The lack of strategic innovation in the metal mining industry in the last 35 years is coming to an end. The decline in ROI is because the technology platforms in exploration, mine production and waste management, have not adjusted to market conditions – the only exception is mineral processing. Given the dual impetus of climate change and COVID-19, the focus has to be on the strategic transformation of mine production systems and mine waste management practices.
The effects of COVID-19 will not go away soon – social structures, health care and social welfare systems, and businesses will change because people’s expectations will be different, and the economy will respond accordingly. In the 1300’s the bubonic plague eliminated serfdom in Europe’s agricultural economy. This virus will impact modern serfdom; companies will no longer be allowed to take no responsibility for the social welfare of the people that generate their revenue.
A few months ago, major economies were unable to finance the social and economic welfare of all their citizens – now they can. COVID-19 made people stay home, but it was not participating in the economy that changed things. It is now clear that that everyone in society is responsible for the health and welfare of everyone else, and social and political systems must adjust accordingly. Rescinding the new level of government support will be difficult. It will likely stay and be paid for with a new tax system where ‘services’ companies will be required to pay taxes in the countries in which they operate, just as companies with fixed assets, such as mining companies, have to do.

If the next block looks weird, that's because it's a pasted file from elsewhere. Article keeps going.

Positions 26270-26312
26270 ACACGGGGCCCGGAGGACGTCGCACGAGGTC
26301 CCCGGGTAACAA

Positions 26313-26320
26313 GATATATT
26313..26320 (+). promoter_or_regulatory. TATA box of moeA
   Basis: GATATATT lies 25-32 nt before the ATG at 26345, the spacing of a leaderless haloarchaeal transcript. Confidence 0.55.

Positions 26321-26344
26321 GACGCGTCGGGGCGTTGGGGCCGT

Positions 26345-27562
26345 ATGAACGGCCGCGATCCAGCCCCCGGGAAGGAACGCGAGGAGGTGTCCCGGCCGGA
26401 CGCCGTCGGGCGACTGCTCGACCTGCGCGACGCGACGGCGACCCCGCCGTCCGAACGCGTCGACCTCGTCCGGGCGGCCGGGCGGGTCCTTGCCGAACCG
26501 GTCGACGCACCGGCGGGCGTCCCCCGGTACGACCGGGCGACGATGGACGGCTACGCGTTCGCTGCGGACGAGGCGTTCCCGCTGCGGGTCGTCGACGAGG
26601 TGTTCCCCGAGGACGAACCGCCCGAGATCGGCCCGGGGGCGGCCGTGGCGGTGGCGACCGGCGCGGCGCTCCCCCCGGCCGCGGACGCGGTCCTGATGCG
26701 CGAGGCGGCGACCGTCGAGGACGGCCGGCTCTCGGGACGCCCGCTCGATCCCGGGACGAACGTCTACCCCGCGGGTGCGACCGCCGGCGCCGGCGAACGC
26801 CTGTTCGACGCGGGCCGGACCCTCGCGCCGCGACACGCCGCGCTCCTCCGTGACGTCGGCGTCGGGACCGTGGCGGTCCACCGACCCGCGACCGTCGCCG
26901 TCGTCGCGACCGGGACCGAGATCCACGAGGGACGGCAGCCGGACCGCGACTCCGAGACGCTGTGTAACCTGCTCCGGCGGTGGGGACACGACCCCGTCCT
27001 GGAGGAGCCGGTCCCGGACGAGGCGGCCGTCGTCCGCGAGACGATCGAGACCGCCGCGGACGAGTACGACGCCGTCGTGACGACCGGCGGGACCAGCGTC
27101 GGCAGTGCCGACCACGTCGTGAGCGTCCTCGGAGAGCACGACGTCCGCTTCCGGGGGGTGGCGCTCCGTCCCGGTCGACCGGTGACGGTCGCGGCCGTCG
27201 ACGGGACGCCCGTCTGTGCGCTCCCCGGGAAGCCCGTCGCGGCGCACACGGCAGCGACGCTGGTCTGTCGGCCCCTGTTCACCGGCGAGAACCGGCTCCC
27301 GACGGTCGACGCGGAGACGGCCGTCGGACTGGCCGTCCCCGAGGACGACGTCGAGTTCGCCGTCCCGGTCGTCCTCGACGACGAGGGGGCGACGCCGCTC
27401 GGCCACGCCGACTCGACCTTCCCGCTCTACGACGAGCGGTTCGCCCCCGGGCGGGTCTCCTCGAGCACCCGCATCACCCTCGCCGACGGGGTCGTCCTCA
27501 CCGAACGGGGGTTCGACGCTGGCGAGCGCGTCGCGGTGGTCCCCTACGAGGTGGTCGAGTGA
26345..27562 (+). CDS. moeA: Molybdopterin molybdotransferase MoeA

The system for producing the raw materials for the global economy has been faltering as measured by its overall decline in productivity. The risk-averse culture was created by assigning more career risk to unsuccessful attempts at process improvement than career benefit to those who were successful. The result was the ‘strategic risk’ to the entire business, of becoming less productive or less socially acceptable, continued. The first victims of this failure were shareholders who were robbed of the greater returns that would have been achieved by higher productivity. Next were the communities, not the shareholders, that had to bear the risk and pay the cost of inadequate waste management practices. The final victim is society that relied on companies to produce the materials the global economy needs and expected them to be able to increase production to drive the electrification of the economy to address climate change. Declining copper production is one measure of mining industry stagnation.
COVID-19 is forcing everyone to adjust expectations – a day in the park with friends versus dozens of deaths in nursing homes. The value choices are just as stark in mining; is mining just there to provide shareholder ROI, or is there a higher purpose? A higher purpose requires it to meet all the demands of the future; there will be no retreat on social license issues to get higher production, and all costs and risks must be assessed realistically and shared fairly. This is the lesson of Covid19.
Douglas Morrison, CEO, CEMI
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